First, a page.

How to use peer assessment effectively (and reduce marking)

peer assessmentPeer¬†assessment can often be an add on to a lesson, and can often result in poor feedback to students such as “write neater” or “check spelling”. To improve this students (like teachers) need to know what to look for when giving peer assessment comments.

One way to do this is to give students a criteria to look for. The criteria should be quite simplistic in the first cases, in language that is easy to understand and it should be easy for students to identify whether their peer has or has not done this. Below is an example from a piece of work where students were writing a piece on life in the Arctic and the criteria that should be looked at when peer marking.

self assessment 2

The list is very specific and easily identifiable in peers work. Students then identify something the student has done from the list (the WWW) and something the student has not included (the EBI). To try and reduce the issue of a student “freestyling” and writing an EBI which was not on the criteria, if a student received their book back without a comment specifically from the criteria they had to give it back to the marker (there will always be that one student who “freestyles” especially in the early days of this routine.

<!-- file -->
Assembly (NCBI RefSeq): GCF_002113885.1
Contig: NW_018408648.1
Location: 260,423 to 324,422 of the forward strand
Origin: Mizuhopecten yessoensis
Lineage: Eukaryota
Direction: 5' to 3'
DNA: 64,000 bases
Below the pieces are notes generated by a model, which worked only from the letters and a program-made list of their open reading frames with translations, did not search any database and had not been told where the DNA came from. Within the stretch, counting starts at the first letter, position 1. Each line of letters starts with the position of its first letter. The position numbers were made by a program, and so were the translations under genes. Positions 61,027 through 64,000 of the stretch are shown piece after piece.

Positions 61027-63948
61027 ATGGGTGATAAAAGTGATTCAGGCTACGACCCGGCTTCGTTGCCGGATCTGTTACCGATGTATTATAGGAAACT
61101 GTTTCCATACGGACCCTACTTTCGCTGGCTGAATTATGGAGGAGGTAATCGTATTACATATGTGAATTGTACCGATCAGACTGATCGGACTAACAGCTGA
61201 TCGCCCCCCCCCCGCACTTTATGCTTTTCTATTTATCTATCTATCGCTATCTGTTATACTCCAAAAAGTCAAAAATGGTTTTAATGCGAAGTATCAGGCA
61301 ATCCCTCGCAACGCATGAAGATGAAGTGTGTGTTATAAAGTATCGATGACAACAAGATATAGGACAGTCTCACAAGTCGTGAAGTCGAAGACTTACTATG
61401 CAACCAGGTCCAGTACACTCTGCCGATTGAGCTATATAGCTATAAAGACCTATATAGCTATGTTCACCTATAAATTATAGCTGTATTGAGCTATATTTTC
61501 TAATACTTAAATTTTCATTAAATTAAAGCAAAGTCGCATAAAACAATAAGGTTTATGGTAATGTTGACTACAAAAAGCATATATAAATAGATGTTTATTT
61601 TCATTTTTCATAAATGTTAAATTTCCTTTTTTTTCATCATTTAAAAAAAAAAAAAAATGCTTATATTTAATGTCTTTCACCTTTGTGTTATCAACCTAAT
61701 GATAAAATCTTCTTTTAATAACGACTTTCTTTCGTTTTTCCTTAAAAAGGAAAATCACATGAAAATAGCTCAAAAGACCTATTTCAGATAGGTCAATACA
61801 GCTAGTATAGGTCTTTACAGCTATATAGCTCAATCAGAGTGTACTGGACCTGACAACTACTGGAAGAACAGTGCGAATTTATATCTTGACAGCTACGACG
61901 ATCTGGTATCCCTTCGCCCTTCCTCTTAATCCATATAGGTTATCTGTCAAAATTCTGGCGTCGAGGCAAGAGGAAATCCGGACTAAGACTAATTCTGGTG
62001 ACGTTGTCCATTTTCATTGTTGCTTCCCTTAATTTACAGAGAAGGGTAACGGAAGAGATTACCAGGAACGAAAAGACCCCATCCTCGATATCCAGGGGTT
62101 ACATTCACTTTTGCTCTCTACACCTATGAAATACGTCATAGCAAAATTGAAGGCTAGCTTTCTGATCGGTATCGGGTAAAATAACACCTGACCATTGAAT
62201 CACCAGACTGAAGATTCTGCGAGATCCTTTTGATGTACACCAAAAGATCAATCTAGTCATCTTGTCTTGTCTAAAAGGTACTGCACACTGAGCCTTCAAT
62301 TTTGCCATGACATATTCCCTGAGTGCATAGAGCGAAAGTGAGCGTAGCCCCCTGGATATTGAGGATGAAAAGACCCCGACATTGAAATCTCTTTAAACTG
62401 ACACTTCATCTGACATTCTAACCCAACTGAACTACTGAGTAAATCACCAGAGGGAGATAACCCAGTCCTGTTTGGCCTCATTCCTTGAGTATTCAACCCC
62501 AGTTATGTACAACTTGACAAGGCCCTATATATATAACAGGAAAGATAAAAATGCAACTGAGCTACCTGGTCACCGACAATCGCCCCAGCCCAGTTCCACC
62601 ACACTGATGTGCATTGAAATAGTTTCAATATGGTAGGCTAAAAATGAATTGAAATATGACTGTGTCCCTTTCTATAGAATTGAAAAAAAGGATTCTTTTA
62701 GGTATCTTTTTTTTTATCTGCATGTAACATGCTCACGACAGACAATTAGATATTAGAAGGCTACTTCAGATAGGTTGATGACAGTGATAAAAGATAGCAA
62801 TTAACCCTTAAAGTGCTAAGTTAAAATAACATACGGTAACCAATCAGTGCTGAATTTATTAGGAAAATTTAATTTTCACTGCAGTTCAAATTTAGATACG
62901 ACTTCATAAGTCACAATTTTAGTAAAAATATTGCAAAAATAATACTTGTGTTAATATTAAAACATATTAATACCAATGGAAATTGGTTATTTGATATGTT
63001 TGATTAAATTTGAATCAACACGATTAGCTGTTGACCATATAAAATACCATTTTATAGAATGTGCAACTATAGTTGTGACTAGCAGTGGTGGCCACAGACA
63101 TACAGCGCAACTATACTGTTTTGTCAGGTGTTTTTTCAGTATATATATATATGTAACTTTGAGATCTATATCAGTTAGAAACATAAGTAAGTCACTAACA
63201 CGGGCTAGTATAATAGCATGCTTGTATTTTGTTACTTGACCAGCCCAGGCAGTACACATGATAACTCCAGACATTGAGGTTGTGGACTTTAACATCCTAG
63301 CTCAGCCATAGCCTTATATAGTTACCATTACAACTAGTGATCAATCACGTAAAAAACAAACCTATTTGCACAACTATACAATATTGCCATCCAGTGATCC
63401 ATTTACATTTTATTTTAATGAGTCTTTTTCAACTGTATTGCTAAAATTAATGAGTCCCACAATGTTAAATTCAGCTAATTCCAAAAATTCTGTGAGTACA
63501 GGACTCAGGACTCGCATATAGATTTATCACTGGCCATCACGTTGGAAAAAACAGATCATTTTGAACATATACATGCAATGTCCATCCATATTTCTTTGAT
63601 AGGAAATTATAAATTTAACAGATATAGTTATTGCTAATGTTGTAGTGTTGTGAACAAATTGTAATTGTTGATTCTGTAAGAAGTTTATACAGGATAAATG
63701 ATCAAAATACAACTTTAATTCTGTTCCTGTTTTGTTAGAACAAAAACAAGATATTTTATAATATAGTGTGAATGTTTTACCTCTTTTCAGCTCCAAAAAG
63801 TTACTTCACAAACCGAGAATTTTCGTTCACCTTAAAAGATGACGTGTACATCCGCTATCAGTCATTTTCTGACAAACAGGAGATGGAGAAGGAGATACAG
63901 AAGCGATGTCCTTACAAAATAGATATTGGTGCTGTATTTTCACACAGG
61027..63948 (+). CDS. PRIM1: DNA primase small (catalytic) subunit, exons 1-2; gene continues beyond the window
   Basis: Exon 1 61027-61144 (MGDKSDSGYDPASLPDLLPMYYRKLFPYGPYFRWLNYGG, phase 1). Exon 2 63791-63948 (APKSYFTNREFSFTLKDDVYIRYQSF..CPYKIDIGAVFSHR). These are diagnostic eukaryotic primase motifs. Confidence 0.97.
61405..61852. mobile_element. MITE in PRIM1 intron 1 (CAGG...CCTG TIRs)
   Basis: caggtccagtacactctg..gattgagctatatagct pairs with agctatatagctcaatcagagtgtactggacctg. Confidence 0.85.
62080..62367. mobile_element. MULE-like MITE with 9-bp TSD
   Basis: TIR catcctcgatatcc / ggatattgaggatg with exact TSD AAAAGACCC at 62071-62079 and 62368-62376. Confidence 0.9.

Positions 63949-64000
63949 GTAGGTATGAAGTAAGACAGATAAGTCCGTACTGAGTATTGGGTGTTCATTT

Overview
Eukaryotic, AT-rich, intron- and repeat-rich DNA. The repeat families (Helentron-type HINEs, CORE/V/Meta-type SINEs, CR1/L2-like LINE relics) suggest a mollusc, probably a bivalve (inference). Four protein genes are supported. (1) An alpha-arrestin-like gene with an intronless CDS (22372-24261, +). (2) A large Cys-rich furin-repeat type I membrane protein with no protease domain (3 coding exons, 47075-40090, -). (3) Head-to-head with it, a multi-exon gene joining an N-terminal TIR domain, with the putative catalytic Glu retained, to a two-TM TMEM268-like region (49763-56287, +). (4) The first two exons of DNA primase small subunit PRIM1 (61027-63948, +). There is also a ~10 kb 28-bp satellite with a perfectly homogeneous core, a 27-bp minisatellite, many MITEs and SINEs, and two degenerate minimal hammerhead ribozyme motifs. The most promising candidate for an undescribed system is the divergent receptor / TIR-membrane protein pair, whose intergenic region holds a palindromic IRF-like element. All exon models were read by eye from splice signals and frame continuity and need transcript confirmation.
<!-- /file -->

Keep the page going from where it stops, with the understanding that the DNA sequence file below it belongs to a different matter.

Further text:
The students then acted on their EBI by writing a short paragraph which described the missing aspect. This saved me a job, time and students demonstrated progress in their work.

self assessment

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